• AIIMS Chief Dr. Guleria said Vaccination for children in India is likely to begin in September

    AIIMS Chief Dr. Guleria said Vaccination for children in India is likely to begin in September

    Covid-19 vaccination for children in India is likely to start in September, says AIIMS Chief, Dr. Gulleria on Friday. Guleria said that pharmaceutical company Zydus Cadila has submitted trial data for the use of its vaccine among children. He said that even though children themselves were less vulnerable to severe Covid-19 infections, they could transmit the virus to their parents and grandparents who might be at greater risk due to co-morbidities

    “The Bharat Biotech vaccine Covaxin trial should get over by August or September and the Pfizer vaccine has already been approved [for children] by the FDA [Unites States Food and Drug Administration],” Guleria added. India’s drug regulator has not yet approved any vaccine for children. The Zydus Cadila and Pfizer vaccines mentioned by Guleria have not even received approval for use among adults in India.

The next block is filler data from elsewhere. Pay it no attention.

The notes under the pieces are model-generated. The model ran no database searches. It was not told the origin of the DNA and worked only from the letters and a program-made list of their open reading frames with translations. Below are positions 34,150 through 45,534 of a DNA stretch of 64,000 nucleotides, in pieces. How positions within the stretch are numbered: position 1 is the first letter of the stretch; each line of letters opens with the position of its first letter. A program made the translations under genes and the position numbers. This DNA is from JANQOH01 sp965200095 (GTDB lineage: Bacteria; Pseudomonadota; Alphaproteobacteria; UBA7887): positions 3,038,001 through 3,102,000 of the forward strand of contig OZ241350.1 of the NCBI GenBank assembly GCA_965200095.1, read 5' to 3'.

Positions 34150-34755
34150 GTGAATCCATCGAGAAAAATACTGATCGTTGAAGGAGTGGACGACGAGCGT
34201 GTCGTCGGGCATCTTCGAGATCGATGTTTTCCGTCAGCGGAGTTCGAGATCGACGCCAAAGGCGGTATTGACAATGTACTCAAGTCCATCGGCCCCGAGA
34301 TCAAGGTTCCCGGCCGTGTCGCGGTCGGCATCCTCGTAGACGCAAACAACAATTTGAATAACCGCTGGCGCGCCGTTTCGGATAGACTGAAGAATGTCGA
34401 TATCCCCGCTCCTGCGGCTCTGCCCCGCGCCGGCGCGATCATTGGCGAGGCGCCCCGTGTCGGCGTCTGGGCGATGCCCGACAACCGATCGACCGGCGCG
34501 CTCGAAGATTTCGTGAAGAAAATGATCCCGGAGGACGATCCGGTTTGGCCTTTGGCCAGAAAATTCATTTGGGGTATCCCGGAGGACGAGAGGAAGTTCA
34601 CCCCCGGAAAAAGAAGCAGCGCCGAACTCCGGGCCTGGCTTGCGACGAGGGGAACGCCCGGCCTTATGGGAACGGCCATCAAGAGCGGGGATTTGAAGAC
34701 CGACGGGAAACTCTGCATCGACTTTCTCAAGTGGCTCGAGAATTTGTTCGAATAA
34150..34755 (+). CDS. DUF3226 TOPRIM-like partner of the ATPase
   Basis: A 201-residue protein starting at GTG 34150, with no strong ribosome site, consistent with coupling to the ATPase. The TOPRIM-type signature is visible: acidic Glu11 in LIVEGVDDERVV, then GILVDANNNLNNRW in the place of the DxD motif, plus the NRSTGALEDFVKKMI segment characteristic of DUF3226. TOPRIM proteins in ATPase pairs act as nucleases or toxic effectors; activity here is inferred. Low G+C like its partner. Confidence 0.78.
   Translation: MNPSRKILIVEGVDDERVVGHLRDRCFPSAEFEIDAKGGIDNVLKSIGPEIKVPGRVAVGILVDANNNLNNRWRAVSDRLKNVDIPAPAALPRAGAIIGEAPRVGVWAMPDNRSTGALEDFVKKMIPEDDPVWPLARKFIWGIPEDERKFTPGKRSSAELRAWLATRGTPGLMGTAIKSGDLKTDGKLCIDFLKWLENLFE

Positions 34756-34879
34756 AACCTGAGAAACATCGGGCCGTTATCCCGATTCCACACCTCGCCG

The AIIMS director also backed a graded reopening of the schools in areas where the positivity rate of Covid-19 cases is low. “There are a number of children who have missed out on schools for a very long time as they do not have the access to computers,” he said.

    Guleria was referring to a recent countrywide sero survey report which showed that 67.6% or more than two-thirds of India’s population has been exposed to the coronavirus till now. The study suggests that at least 40 crore people in the country are still vulnerable to SARS-CoV2 – the virus that causes the coronavirus disease.

    As for new variants of the virus, the AIIMS chief predicted that it is not expected to mutate “dramatically” in the next few months. However, he added that as and when new mutations emerge, booster doses of Covid-19 vaccines may be needed to deal with them.

    He also expressed hope that second-generation vaccines would be better in terms of providing immunity from new variants of the virus.